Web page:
My guide advises me to visit it late on a Wednesday or a Friday night, because the museum is open till a quarter to ten, which means that you are not drowned in a sea of camera-toting tourists. It is important to keep an eye on one’s belongings, because, recently, there has been a spate of pick-pocketing incidents across Paris. Once you are ready for the crowd and the majestic experience, you just need to leave your expectations behind to see how many centuries a single compound can hold. Greek antiquities, Persian carpets, Indian Mughal daggers, Modern art, architectural columns, painted roof-frescoes, Medieval paintings, marble sculptures, gold ornaments -- all are here leaving you awestruck at the range. No doubt, one evening is not sufficient, but it is a good primer, provided you know how to pick your sections and restrict your movements to certain parts of this ancient palace. Here are the lesser-known yet very significant artefacts that my guide recommends:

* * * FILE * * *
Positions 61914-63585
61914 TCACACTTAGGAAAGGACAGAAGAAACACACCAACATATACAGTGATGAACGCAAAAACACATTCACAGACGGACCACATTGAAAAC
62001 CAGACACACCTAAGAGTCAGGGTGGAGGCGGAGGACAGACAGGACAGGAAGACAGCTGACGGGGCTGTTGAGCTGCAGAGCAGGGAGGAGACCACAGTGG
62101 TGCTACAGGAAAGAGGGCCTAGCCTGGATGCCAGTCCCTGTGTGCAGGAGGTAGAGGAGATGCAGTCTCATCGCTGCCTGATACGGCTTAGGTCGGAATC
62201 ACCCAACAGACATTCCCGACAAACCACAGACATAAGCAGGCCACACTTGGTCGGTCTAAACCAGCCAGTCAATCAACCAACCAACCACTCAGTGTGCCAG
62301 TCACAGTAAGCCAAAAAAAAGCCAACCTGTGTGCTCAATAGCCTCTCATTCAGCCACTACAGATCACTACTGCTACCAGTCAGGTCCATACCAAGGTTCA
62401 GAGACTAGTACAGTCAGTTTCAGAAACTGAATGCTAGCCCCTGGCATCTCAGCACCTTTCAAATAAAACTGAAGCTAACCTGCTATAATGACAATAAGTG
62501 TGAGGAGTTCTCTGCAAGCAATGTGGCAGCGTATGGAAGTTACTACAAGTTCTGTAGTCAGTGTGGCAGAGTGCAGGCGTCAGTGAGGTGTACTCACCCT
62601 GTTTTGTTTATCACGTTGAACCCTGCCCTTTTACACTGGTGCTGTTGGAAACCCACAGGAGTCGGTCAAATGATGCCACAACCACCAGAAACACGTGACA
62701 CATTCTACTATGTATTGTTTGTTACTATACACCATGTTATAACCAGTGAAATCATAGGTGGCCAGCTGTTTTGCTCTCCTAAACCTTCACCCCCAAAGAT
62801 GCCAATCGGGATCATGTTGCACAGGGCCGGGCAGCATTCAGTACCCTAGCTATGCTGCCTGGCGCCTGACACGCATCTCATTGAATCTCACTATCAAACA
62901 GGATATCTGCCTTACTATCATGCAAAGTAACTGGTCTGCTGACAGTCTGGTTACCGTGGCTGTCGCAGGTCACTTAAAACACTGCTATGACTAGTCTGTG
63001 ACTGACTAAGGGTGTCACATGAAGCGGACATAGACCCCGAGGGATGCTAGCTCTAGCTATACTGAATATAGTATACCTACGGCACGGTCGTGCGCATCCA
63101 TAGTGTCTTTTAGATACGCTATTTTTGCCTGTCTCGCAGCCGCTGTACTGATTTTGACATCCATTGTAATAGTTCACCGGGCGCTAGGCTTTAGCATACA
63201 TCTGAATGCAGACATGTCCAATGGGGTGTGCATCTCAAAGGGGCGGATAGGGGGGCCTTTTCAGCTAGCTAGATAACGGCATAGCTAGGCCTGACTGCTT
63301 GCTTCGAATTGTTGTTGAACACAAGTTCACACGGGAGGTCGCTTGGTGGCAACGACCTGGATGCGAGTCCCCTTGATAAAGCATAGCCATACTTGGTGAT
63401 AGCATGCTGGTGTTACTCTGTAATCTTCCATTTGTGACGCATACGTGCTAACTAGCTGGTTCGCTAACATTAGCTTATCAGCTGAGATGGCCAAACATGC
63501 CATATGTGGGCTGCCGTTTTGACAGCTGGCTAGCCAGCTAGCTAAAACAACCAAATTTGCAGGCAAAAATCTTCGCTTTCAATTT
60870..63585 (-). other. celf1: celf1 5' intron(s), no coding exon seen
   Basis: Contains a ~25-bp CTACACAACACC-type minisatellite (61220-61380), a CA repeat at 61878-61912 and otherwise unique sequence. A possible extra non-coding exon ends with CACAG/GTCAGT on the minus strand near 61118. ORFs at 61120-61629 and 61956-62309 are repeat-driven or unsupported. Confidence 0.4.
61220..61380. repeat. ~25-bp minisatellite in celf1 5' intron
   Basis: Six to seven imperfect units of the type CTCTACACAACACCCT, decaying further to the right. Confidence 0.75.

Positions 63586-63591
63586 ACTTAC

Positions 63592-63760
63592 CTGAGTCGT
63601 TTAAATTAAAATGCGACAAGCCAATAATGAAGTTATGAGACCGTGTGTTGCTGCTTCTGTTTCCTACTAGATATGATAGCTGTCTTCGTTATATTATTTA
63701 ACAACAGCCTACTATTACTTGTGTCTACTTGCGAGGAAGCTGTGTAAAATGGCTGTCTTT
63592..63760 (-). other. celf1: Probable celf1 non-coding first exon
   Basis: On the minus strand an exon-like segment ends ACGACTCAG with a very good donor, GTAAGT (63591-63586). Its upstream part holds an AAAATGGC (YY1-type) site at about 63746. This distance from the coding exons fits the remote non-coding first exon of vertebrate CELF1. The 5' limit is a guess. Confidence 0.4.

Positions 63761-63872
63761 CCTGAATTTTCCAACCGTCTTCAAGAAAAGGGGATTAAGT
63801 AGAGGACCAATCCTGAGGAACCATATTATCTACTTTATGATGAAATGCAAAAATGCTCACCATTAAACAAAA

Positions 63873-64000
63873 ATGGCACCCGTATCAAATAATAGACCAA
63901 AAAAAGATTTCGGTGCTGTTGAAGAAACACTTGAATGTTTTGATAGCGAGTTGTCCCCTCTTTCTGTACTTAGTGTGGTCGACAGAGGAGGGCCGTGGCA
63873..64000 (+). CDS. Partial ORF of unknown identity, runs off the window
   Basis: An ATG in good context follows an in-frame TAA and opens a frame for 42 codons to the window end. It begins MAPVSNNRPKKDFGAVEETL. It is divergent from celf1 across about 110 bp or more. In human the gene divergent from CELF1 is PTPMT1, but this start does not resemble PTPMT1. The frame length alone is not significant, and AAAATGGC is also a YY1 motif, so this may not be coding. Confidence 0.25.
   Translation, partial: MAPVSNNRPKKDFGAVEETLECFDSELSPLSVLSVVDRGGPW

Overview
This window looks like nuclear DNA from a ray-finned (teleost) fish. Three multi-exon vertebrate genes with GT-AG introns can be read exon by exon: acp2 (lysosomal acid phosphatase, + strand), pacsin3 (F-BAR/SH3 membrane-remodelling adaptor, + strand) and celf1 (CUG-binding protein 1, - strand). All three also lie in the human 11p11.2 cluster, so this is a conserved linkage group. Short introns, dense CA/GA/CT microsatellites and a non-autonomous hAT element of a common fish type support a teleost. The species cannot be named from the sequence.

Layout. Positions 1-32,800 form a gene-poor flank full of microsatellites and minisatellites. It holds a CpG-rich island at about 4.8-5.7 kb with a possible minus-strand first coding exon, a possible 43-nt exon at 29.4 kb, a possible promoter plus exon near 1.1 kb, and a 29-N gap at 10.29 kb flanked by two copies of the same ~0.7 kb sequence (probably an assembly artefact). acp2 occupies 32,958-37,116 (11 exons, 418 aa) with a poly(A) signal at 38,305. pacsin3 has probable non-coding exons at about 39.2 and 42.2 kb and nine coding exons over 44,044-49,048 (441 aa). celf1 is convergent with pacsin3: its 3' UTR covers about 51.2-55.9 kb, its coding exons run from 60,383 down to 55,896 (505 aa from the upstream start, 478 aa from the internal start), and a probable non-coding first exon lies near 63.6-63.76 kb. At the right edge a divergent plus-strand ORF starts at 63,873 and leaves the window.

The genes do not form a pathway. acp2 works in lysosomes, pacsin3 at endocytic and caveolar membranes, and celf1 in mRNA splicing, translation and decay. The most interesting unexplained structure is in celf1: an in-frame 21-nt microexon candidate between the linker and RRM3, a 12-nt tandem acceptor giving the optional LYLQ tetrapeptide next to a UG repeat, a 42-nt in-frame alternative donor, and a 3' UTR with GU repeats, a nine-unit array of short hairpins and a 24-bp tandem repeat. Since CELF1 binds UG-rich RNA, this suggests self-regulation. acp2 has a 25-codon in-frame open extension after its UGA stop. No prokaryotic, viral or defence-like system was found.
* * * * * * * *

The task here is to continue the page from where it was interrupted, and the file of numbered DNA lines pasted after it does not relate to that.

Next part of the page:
Hermaphrodite Endormi (Sleeping Hermaphrodite):
I was first amazed by the bed of this Greek nymph, which resembles a modern mattress to the hilt. Except that it was done in marble, and one and a half centuries after Jesus Christ. The lady, or who looks like a lady from one side, seems to peacefully asleep on this cosy surface. However, there is something bizarre and sinister to the whole design. As you move to the other side, as tourists are often encouraged by guides to do, you discover a man there, which almost brings to mind the surrealists playing with shocking images. Daughter of Hermes and Aphrodite (from who she gets his/her name) Hermaphrodite is the typical Greek representation of a man-woman. This sculpture from the second century AD reproduces an original design of the second century before Jesus Christ, and has an intriguing sensuousness to the figurewhich is offset brutally by the addition of a penis.